An Analysis of the Platform of the People’s Party of Canada

We finish our roundup of all the platforms with the People’s Party of Canada. Our analysis extends to that party.

With early voting under way, we finally are able to wrap up our analysis of different party platforms. In the early part of the election, party leader, Maxime Bernier, was asked about his platform. The question revolved around when the platform for this election would be available. The response was that it is already up. That platform was from 2019. The reasoning behind it was that his party stands on various core principles and that the platform doesn’t need changing.

So, the question you might have at this stage is that if it was available all this time, why not analyze what was up on their site? Part of the problem initially was that a lot of comments refer to issues happening before the 2019 election. Also, at the time, we were busy analyzing the Conservative and NDP platforms. So, when we looked back at the platform, we noticed some parts of it were tweaked. Some of those tweaks started referring to issues that happened in the last government, not the government before. So, we covered some other stories and looked back and there were further tweaks when we checked back.

This put us in a bit of a situation. If we did an analysis earlier, the platform might change part way through or some time after, rendering our analysis worthless. What we also noticed as time went on is that some parts of the platform started containing notes saying “Updated for the 2021 Campaign”. Some sections still don’t have that note at the bottom. So, we were generally waiting for every section to have that note at that point. As time went on, other parties released their platforms, so we performed our analysis of the other parties in the mean time.

So, that leads us to today. Polls are already open for early voting. The analysis for other parties were already done and people are already voting. So, we made the decision that we might as well get this analysis done now and risk some tweak being later added rendering some parts of our analysis useless. Like other parties, we’ll use the block quotes so that everyone sees what we had to work with to at least have some consistency. It’s either a possibly out of date analysis for this election or none at all. Better to have something than nothing in our view.

What is interesting when analyzing this platform is the fact that there isn’t a PDF download available. Everything is strictly on their website. So, we’ll hotlink to the relevant sections in question instead because there are no page numbers to refer to. The platform itself, for anyone else who wishes to follow, is available on the official website.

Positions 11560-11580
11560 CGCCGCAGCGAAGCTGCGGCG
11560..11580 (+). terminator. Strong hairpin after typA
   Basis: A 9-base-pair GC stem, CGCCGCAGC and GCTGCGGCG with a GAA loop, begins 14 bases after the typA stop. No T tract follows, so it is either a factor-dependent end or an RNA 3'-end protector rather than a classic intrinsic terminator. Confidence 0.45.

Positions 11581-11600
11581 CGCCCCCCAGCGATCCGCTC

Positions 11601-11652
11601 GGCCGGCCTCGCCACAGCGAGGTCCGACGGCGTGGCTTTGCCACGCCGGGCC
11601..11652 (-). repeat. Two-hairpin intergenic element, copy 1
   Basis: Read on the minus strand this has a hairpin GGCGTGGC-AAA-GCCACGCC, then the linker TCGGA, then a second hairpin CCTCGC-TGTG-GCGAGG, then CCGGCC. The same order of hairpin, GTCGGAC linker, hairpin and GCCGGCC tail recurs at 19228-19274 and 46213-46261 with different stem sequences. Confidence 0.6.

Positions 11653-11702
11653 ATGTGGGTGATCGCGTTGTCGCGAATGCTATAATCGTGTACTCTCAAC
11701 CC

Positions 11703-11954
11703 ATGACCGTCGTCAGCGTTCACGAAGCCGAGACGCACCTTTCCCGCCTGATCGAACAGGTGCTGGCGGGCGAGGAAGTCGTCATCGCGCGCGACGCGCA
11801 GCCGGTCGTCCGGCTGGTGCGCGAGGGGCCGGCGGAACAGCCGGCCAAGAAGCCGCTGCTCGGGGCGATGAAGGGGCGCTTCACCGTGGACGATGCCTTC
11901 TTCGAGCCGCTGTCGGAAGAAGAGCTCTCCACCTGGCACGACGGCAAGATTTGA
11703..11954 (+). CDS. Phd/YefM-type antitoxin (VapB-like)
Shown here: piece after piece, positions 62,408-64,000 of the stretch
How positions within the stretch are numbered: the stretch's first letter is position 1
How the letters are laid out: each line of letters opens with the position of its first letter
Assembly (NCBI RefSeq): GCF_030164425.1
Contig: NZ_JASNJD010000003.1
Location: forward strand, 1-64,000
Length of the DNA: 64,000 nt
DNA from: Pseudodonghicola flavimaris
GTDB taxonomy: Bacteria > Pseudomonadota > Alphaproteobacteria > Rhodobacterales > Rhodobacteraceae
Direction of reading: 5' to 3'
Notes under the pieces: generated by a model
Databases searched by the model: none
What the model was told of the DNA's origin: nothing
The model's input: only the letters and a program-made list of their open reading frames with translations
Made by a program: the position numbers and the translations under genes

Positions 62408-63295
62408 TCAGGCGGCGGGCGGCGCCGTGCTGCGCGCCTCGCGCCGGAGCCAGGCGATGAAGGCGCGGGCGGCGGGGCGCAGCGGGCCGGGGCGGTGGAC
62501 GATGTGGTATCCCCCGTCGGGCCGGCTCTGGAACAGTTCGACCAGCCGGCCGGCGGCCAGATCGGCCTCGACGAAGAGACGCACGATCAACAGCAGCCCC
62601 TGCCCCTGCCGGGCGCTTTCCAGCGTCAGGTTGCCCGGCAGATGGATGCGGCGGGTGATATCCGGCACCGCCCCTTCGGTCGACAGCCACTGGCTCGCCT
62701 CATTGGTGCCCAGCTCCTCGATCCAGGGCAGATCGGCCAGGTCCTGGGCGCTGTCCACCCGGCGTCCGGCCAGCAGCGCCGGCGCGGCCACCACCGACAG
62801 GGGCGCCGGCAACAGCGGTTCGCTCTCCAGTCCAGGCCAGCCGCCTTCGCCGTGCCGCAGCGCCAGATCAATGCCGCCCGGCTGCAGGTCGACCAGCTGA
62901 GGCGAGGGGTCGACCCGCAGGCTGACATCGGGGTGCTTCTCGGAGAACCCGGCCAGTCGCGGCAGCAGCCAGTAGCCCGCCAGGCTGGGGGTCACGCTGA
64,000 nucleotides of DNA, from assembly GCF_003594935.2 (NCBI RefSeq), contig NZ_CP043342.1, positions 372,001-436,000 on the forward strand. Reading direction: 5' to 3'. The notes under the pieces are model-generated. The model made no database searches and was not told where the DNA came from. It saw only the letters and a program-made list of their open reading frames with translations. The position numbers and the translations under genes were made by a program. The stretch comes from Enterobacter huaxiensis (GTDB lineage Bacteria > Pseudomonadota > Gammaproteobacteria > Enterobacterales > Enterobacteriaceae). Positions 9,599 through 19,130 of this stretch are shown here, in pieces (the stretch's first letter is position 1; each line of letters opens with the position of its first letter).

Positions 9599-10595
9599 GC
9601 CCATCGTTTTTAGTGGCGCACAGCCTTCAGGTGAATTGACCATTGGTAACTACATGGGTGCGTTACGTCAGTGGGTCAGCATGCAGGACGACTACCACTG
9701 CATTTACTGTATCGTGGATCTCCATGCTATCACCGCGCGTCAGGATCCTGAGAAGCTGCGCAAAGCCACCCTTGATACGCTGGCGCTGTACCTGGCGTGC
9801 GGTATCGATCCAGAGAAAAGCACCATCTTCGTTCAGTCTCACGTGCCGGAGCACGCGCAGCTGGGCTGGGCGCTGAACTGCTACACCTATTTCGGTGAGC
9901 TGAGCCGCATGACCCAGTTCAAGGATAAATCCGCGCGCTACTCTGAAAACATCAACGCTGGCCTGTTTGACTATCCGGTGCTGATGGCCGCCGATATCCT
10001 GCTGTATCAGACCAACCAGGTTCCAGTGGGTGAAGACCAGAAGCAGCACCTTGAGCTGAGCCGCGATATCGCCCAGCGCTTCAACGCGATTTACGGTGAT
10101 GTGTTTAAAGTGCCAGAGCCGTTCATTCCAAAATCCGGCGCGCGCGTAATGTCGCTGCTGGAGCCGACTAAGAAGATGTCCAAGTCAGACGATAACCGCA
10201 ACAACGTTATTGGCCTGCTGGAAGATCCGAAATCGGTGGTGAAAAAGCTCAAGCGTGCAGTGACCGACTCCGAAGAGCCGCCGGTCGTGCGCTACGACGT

Hate Speech

In the freedom of expression section, we see the following:

A People’s Party government will:

  • Restrict the definition of hate speech in the Criminal Code to expression which explicitly advocates the use of force against identifiable groups or persons based on protected criteria such as religion, race, ethnicity, sex, or sexual orientation.

If you know nothing about the party, you can already get that sense that this is definitely a far right political party. Every other political party recognizes that there is a problem of racism both offline and online. Some parties are saying that they want to launch a study into online racism while others are actively calling for laws that force platforms to crack down on hate speech online. Here, we see the exact opposite approach where the concern seems to be that Canada has gone too far in the fight against racism and that the proper approach is to roll back laws instead. With this excerpt, the idea is that as long as you aren’t calling for or advocating violence, then you are in the clear about your speech. You can say whatever you like afterwards.

Shortly after, the site also says this:

  • Ensure that Canadians can exercise their freedom of conscience to its fullest extent as it is intended under the Charter and are not discriminated against because of their moral convictions.

So, cementing the idea that, as far as the party is concerned, Canada has gone too far in its fight against discrimination and needs to tone things down.

Freedom of Expression

In the same section, we also see the following:

  • Repeal any existing legislation or regulation curtailing free speech on the internet and prevent the reinstatement of section 13 of the Canadian Human Rights Act.
  • Repeal C-16, M-103, C-10, and C-36.

So, this is actually much more confusing than you might think when you first read it.

So, let’s start with the most obvious standout which is Bill C-10. As long time readers know, Bill C-10 died on the order paper when the election was called. So, it isn’t actually law thankfully. Perhaps what the party meant is that they are opposed to this legislation. This is because, in order to repeal a law, it actually has to be passed in the first place. Bill C-10 was never passed, so there is nothing to actually repeal.

Now, chances are, the legislation will get re-introduced in the next government, but it can very easily take on a different form. It might have a different number altogether.

So, while that is confusing, the takeaway here is, at least, is that the party does oppose that bill.